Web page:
Regasification capacity around the globe has increased by 46 million tonnes per annum last year, reaching 993 mtpa as four new large terminals were brought in operation in Brazil, Croatia, Indonesia and Kuwait while five expansion programmes were completed, four of which in China.
“At least six new markets have started or are scheduled to join the sector as importers in 2022, including Ghana, Hong Kong, El Salvador, the Philippines, Senegal and Vietnam,” France-based International Group of Liquefied Natural Gas Importers (GIIGNL) said in its annual report.
But LNG production has been struggling to keep pace with demand, which sent spot prices soaring.
Despite the ongoing pandemic, LNG imports in 2021 “returned to robust growth,” reaching 372.3 million tonnes, a 4.5 percent increase over 2020. “Asia remained the main demand centre for LNG, growing by 7.1 percent,” GIIGNL analysts commented.
New capacity comes onstream by 2025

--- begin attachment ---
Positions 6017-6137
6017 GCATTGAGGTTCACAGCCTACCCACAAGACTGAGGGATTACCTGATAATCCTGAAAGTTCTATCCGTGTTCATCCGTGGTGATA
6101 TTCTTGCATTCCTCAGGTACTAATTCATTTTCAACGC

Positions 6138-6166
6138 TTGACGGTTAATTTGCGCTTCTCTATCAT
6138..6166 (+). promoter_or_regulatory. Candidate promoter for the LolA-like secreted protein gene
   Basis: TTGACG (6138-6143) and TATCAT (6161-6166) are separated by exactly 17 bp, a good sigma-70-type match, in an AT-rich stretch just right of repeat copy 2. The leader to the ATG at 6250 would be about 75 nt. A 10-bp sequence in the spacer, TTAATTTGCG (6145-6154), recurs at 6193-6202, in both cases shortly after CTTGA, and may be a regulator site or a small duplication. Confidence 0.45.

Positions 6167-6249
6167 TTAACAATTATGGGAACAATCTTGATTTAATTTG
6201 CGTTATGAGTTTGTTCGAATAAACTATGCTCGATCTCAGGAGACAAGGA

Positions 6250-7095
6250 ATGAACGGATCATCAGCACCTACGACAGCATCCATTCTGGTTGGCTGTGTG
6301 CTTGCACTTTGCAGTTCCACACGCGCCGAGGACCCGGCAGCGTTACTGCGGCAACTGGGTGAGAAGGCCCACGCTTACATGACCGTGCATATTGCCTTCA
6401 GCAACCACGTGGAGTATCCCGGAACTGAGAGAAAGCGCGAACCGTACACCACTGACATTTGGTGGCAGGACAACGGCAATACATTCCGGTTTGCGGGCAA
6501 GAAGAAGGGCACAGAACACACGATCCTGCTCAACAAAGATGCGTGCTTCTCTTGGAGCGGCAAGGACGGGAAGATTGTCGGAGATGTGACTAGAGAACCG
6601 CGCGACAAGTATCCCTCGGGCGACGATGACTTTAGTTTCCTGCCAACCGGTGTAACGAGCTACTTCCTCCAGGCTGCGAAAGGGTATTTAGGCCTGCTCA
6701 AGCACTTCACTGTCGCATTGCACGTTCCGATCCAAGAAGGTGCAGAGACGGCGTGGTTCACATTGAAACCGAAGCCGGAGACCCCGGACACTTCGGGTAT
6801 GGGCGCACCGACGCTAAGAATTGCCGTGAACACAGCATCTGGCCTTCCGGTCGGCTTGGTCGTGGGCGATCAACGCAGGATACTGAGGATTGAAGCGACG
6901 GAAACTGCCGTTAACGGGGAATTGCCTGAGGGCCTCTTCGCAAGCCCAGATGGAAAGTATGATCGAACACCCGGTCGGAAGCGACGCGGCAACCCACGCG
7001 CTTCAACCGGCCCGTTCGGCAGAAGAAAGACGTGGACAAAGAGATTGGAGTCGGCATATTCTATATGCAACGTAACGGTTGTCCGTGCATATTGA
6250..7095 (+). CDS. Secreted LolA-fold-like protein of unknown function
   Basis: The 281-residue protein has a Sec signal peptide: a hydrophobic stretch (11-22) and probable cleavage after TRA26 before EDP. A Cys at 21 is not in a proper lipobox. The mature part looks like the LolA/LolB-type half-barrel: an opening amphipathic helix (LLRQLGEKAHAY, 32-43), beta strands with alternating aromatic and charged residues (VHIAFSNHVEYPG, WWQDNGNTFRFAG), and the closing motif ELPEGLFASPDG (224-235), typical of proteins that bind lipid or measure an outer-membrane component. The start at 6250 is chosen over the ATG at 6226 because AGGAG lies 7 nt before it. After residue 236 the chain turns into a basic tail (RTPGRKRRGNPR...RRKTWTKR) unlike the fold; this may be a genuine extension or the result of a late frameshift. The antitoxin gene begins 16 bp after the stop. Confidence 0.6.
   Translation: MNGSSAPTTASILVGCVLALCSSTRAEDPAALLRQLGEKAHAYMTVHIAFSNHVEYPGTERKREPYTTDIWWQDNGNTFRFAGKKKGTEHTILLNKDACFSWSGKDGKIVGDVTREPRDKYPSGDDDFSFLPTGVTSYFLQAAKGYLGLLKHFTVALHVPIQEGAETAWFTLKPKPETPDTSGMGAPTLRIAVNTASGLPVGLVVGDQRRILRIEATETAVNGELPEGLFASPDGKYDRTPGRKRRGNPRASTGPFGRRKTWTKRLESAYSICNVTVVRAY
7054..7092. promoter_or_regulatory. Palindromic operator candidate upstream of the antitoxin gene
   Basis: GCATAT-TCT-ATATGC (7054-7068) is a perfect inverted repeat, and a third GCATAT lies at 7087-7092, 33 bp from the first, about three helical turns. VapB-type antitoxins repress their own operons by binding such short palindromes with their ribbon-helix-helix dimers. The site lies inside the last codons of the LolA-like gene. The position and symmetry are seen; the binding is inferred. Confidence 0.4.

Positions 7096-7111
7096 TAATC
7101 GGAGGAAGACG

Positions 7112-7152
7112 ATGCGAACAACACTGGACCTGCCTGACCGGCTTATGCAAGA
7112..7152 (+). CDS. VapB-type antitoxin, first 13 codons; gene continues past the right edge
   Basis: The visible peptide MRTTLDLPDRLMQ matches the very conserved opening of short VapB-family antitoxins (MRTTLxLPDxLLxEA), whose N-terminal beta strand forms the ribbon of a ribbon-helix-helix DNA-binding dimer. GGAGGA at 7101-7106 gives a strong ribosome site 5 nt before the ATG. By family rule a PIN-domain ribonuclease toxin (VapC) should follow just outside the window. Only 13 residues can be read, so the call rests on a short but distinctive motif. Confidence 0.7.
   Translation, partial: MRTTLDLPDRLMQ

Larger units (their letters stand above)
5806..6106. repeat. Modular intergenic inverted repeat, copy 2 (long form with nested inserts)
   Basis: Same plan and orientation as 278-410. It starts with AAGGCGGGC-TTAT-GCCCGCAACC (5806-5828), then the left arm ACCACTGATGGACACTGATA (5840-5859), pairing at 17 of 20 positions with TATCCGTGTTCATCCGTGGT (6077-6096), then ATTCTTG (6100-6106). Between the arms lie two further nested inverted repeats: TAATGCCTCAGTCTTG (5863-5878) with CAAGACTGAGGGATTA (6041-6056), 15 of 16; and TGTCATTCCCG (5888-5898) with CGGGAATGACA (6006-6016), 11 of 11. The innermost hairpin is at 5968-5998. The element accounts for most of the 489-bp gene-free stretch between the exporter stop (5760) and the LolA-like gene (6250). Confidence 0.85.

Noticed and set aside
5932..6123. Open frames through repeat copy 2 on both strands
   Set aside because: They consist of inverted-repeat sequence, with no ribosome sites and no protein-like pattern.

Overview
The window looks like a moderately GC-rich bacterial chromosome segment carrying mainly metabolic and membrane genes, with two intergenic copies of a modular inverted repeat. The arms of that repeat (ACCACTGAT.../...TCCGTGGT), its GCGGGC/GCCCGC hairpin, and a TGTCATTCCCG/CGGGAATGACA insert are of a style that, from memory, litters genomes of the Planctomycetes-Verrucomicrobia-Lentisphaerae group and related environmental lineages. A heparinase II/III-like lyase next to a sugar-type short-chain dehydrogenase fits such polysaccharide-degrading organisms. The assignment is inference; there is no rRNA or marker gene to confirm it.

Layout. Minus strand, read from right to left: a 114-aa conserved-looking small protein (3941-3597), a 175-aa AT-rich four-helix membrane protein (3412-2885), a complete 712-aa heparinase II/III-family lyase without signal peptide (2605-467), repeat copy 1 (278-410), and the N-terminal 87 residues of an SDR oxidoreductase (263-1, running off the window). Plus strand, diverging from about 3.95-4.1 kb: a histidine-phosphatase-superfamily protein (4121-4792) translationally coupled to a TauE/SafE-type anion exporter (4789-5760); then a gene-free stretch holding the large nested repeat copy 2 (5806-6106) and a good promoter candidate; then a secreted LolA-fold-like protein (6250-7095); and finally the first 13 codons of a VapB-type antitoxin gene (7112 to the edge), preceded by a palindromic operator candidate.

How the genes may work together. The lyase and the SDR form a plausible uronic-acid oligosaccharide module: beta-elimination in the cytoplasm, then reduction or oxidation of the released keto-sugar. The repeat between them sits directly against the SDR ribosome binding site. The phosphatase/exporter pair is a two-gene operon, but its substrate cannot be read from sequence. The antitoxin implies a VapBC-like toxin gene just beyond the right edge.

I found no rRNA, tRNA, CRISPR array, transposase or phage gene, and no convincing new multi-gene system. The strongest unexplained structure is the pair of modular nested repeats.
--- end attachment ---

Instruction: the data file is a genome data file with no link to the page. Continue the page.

Constraints in liquefaction and export capacity will keep prices on high levels over the next three years, as analysts do not expect substantial volumes of new capacity in the short run. But by 2025, more than 120 mtpa of new liquefaction capacity are planned to progressively come online, which should partly relieve tensions in the LNG market, GIIGNL analysts forecast.
With 68 new vessels delivered during 2021, the report confirmed the LNG shipping fleet reached 700 vessels, including 48 floating storage and regasification units (FSRUs) and 31 LNG bunkering vessels, representing a 9 percent increase in cargo capacity.
“Freight rates remained very strong throughout the year and the orderbook at year-end was remarkably high,” analysts said, anticipating a further 196 new vessels to be delivered by 2025.